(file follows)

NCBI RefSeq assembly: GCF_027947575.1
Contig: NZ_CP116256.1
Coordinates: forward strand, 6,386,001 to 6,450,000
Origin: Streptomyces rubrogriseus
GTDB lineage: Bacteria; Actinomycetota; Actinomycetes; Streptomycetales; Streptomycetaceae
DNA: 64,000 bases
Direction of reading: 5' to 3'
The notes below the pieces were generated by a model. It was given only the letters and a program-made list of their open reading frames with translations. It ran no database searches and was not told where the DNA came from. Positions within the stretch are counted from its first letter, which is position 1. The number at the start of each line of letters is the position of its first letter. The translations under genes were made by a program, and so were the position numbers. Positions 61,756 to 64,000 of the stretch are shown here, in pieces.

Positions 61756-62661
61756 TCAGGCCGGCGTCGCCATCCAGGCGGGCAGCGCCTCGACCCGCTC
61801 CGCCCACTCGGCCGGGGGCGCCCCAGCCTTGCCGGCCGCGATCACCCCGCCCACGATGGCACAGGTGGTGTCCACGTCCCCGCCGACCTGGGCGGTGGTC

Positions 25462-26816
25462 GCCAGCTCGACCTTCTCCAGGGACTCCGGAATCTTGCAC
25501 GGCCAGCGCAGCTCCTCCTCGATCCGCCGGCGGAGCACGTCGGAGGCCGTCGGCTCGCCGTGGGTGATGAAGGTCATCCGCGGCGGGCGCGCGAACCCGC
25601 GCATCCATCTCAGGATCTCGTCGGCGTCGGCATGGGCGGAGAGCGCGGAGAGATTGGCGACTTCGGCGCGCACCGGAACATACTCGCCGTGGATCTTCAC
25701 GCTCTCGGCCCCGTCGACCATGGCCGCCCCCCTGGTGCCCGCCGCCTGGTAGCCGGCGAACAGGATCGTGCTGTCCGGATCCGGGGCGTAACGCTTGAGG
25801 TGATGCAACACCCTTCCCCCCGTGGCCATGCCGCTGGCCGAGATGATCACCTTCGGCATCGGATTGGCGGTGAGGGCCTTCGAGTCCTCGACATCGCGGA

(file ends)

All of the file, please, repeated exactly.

NCBI RefSeq assembly: GCF_027947575.1
Contig: NZ_CP116256.1
Coordinates: forward strand, 6,386,001 to 6,450,000
Origin: Streptomyces rubrogriseus
GTDB lineage: Bacteria; Actinomycetota; Actinomycetes; Streptomycetales; Streptomycetaceae
DNA: 64,000 bases
Direction of reading: 5' to 3'
The notes below the pieces were generated by a model. It was given only the letters and a program-made list of their open reading frames with translations. It ran no database searches and was not told where the DNA came from. Positions within the stretch are counted from its first letter, which is position 1. The number at the start of each line of letters is the position of its first letter. The translations under genes were made by a program, and so were the position numbers. Positions 61,756 to 64,000 of the stretch are shown here, in pieces.

Positions 61756-62661
61756 TCAGGCCGGCGTCGCCATCCAGGCGGGCAGCGCCTCGACCCGCTC
61801 CGCCCACTCGGCCGGGGGCGCCCCAGCCTTGCCGGCCGCGATCACCCCGCCCACGATGGCACAGGTGGTGTCCACGTCCCCGCCGACCTGGGCGGTGGTC

Positions 25462-26816
25462 GCCAGCTCGACCTTCTCCAGGGACTCCGGAATCTTGCAC
25501 GGCCAGCGCAGCTCCTCCTCGATCCGCCGGCGGAGCACGTCGGAGGCCGTCGGCTCGCCGTGGGTGATGAAGGTCATCCGCGGCGGGCGCGCGAACCCGC
25601 GCATCCATCTCAGGATCTCGTCGGCGTCGGCATGGGCGGAGAGCGCGGAGAGATTGGCGACTTCGGCGCGCACCGGAACATACTCGCCGTGGATCTTCAC
25701 GCTCTCGGCCCCGTCGACCATGGCCGCCCCCCTGGTGCCCGCCGCCTGGTAGCCGGCGAACAGGATCGTGCTGTCCGGATCCGGGGCGTAACGCTTGAGG
25801 TGATGCAACACCCTTCCCCCCGTGGCCATGCCGCTGGCCGAGATGATCACCTTCGGCATCGGATTGGCGGTGAGGGCCTTCGAGTCCTCGACATCGCGGA